What do you do the day after you thought the world was going to end?

We made it through. We’re on the other side of the High Holy Days. Look around. Now is when the real work starts. We always are told to live each day like we are dying, But is that really what we should be doing? My mother told me a story she learned from Rabbi Lizzi Heydemann, about a man who turned 60 years old and wanted to learn the violin, but decided not to, not knowing how much longer he would have. He died at the age of 97, and could have been a virtuoso. It is never too late too begin.

Live like today is the beginning! Tomorrow is the first Shabbat after the holidays. Our first opportunity to sing, to chant, to pray, since we left the Divine Holy Court. Jews sing all the time, but there is something particularly special about getting to sing together on Shabbat. The word in Hebrew for a song is “Shir”, but a song we sing on Shabbat is called a “Zemer”. Hebrew words and letters hold holy and mystical significance. Words were formed with intention, and can be reformed and reinterpreted to deepen meaning. Zemer, read backwards, is Remez, which means “hint”. A shir is a song that we sing anytime, but a Zemer on Shabbat hints at something more. It hints at the Divine Presence, at the comfort and love of Shabbat. Yah Ribon is a zemer.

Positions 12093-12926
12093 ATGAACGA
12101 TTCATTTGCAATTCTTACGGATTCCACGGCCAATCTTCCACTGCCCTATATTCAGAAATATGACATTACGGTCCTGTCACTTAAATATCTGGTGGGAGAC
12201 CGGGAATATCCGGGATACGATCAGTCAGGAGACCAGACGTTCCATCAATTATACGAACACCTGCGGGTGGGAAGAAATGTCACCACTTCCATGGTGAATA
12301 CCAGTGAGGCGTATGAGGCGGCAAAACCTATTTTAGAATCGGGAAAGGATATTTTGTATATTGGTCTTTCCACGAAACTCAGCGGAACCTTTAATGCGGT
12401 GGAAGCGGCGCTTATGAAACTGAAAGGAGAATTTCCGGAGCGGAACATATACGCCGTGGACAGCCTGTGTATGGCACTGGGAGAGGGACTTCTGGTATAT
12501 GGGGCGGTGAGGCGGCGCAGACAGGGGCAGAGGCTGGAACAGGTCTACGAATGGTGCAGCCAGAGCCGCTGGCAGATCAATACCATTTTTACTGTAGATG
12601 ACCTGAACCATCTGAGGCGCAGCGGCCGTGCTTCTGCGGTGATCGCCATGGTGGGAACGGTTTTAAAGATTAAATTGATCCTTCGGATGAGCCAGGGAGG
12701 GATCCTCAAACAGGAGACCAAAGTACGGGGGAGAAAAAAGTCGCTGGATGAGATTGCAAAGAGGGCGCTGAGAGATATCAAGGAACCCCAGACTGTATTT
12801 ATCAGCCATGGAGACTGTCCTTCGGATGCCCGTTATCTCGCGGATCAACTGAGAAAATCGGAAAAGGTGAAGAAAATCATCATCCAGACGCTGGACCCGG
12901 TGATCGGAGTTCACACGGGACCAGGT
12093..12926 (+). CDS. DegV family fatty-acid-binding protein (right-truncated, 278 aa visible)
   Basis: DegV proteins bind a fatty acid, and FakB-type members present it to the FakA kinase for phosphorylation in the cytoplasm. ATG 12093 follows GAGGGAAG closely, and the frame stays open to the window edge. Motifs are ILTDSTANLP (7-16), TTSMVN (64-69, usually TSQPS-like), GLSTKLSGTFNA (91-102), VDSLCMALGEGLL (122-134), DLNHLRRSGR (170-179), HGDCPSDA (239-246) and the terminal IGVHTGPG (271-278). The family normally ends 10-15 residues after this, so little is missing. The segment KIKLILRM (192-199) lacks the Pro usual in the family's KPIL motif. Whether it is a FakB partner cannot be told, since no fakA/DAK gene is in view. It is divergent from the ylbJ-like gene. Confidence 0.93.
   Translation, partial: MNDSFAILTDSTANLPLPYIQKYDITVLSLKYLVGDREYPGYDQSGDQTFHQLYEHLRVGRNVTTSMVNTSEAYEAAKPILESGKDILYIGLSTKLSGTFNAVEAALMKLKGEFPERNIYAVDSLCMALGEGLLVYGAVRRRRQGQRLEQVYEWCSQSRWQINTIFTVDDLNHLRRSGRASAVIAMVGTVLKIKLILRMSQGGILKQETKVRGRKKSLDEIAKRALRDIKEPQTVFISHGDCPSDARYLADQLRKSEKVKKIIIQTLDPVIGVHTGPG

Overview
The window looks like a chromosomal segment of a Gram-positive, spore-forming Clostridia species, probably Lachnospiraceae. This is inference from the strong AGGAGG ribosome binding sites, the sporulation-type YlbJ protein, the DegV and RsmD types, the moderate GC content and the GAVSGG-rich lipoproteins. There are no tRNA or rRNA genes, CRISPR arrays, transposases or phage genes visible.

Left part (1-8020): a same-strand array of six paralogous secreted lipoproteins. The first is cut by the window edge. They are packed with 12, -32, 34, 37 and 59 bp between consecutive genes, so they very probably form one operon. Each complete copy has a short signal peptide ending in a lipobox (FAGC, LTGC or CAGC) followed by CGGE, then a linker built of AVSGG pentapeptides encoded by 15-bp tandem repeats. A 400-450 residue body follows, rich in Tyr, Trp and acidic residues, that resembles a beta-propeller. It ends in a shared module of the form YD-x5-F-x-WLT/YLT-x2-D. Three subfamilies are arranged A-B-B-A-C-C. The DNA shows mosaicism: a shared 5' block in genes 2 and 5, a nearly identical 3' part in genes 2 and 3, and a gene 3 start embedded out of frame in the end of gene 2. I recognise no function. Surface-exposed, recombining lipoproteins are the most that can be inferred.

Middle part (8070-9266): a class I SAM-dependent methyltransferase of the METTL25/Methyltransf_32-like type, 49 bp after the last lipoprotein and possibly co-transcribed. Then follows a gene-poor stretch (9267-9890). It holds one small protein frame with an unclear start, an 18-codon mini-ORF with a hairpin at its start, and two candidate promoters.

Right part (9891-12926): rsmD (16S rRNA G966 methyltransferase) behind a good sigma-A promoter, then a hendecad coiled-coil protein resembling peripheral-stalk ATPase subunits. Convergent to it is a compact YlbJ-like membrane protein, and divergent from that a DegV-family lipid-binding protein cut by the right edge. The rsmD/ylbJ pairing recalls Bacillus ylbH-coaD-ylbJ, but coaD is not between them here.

Taking time to be in Shabbat gives us the strength to continue the work we need to do in this world. Sing your way into Shabbat with this zemer, Yah Ribon. Sing it with friends. Sing it with family. Sing it in your heart.

May the voices which chant and pray on this Shabbat be voices of kindness and truth at all times. May we deepen our concern for all your children, and renew our devotion to our people and our faith. On this Shabbat which we share together, help us to feel your presence, O Source of Life and Love.

Shabbat Shalom